Virus: ‘A piece of bad news wrapped in a protein’
-Sir Peter Medawar
Diagram of the HIV virus. US National Institute of Health (redrawn by en:User:Carl Henderson)
It is no secret that viruses are a bane of modern life—prior to the Bird Flu, Ebola, and HIV most individuals did not put much worry in catching a cold nor the influenza. However, the arrival of HIV in the late 1970s opened the eyes of many people—(and HIV’s source seemingly came from ‘monkey meat.’) While all along, the question as to whether viruses were a form of life was hotly debated and still remains partly solved (with the mainstream regarding viruses as non-life). Truth be told, the definition of life is a thorny issue to the majority of biologists.
The lack of understanding of viruses plagues the field of astrobiology as well. Googling the terms—viral life and astrobiology will nearly turn up an empty cache. One other remarkable fact is the number of viruses are said to outnumber bacteria by one order of magnitude. (Estimates put the number of viruses at 1031and the number of bacteria at 1030. That is the number 10 with 31 zeros behind it.) Any place there is humanity, you may well find a virus feeding as a parasite. In fact, there are viruses that feed on other viruses.
The discipline of astrobiology is studying viruses, and it may help discern the puzzle of fossilized life on the side (see note at end of post). However more to point, I will speak of ‘virus fundamentals.’ Viruses trick their host into ‘believing’ that their chemistry is a part of host’s biochemistry. The virus will attach itself to the ‘wall of its host’ and insert its DNA (or RNA) to make more copies of itself. It is correctly pointed out that viruses play a prominent role in life’s present and past evolution. (Viruses have been a part of the Earth’s biology since near the beginning of life.) And, it is pointed out that by finding ET-viruses it will help us to understand how life may have arisen elsewhere. That argument is put forth because viruses are now found in archaea, the bacterial communities that survive under extreme conditions. It has also has been reported that archaeal viruses may survive for extended periods by coating their exteriors with a glassy silica (related to sand).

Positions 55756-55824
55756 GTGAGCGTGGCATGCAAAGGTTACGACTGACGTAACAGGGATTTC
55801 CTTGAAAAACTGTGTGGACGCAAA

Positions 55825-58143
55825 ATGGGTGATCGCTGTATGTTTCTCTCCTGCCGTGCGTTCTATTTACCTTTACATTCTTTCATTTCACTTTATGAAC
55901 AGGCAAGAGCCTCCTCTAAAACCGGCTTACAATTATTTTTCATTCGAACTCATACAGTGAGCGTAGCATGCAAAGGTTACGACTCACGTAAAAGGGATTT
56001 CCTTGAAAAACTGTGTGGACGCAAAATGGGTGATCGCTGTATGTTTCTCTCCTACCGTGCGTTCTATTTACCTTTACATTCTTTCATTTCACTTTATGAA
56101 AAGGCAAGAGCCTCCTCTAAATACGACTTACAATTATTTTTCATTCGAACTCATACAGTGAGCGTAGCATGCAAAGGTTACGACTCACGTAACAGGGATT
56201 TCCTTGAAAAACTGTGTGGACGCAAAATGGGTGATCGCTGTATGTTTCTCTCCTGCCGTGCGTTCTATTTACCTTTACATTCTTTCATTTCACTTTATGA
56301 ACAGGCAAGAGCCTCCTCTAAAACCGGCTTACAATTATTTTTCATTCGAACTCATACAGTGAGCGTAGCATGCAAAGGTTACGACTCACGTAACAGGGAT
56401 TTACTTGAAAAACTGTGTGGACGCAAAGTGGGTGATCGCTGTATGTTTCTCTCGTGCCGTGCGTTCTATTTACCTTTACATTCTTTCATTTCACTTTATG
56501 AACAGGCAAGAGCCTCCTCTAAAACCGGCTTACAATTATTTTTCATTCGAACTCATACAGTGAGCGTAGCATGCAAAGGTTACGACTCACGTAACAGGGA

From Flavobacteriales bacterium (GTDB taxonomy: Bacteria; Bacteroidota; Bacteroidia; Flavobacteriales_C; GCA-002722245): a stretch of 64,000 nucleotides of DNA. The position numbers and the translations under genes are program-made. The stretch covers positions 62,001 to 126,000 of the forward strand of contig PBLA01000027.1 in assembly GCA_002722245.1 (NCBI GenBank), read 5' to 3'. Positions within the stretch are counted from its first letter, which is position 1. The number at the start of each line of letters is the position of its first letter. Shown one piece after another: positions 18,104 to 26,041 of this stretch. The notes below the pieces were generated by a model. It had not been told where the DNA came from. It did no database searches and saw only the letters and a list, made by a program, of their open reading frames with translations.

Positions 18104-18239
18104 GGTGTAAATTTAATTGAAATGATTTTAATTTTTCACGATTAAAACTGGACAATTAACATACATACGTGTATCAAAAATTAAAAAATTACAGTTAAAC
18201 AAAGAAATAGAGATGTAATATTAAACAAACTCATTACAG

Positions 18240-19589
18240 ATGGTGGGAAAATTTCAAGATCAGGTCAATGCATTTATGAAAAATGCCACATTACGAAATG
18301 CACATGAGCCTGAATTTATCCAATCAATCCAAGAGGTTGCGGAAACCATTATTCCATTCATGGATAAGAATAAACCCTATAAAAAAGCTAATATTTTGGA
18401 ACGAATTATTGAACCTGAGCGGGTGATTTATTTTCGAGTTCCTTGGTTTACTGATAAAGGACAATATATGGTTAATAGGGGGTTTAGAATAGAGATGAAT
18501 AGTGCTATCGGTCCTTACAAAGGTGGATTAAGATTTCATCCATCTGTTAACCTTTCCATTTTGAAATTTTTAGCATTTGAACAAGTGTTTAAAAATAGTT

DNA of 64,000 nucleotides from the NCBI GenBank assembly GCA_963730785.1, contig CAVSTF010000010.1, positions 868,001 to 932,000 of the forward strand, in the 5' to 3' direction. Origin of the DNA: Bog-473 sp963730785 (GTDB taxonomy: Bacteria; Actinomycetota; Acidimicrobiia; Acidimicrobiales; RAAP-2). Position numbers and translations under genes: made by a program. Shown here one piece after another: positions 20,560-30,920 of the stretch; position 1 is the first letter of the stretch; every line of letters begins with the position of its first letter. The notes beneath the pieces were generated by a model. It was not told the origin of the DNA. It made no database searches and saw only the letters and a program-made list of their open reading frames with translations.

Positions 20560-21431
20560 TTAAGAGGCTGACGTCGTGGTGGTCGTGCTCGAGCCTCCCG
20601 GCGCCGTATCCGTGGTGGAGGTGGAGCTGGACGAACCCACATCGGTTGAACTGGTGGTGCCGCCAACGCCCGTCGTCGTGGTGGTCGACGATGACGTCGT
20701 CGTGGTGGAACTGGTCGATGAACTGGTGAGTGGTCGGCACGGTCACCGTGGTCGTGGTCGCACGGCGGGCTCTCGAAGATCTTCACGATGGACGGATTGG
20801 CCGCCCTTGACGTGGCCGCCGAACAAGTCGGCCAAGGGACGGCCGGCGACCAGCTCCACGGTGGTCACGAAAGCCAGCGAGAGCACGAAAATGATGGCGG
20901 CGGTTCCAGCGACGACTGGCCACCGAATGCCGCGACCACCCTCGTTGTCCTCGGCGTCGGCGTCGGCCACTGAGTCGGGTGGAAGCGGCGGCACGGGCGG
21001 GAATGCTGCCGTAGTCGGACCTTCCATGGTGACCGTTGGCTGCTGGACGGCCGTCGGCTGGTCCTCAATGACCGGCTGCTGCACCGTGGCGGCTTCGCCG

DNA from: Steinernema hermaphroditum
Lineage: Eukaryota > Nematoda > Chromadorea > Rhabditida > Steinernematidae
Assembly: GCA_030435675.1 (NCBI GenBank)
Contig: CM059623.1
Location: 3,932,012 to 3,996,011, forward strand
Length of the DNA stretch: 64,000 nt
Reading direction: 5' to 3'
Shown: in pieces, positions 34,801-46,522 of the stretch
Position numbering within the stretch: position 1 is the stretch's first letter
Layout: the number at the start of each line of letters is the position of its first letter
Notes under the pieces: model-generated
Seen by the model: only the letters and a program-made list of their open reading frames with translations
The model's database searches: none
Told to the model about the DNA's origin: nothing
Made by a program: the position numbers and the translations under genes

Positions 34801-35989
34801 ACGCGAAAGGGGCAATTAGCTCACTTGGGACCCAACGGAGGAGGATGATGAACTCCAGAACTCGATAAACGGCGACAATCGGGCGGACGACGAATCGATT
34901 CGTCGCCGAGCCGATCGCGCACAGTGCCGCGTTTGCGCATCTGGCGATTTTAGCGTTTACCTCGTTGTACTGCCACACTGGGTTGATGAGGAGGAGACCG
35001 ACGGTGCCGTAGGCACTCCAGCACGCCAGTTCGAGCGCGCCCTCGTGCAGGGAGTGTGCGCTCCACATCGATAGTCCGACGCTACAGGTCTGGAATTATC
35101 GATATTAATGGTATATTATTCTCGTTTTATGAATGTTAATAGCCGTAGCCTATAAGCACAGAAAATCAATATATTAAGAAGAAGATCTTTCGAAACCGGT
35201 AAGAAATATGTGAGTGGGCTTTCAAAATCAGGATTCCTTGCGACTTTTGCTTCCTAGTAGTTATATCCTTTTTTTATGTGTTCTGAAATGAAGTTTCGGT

The likelihood of finding ET-viruses is one which intrigues the astrobiology community. However, scenarios posed show a murky picture at best. If viral entities are found everywhere, it may be nearly impossible to discern ‘infected-life’ from ‘non-infected-life.’ Further clouding the scenario is the mainstream view that viruses are not alive but collections of chemical bags that bear little similarity to conventional life.
REFERENCES for READING and STUDY:
Matti Jalasvuori, Anni-Maria Örmälä and Jaana K.H. Bamford (2009). On the astrobiological relevance of viruses in extraterrestrial ecosystems. International Journal of Astrobiology, 8, pp 95-100. doi:10.1017/S1473550409004479.
Griffin D.W. (2013). The quest for extraterrestrial life: what about the viruses? Astrobiology. 2013 Aug;13(8):774-83. doi: 10.1089/ast.2012.0959.
REFERENCE related to fossils and biosignatures:
Laidler, J., Shugart, J., Cady, S., Bahjat, K., Stedman, K. “Reversible Inactivation and Desiccation Tolerance of Silicified Viruses.” J. Virol. 10.1128/JVL.02825-13. http://jvi.asm.org/content/early/2013/10/03/JVI.02825-13.full.pdf+html?sid=affa42aa-f145-4284-b6db-e12bdd34b1ed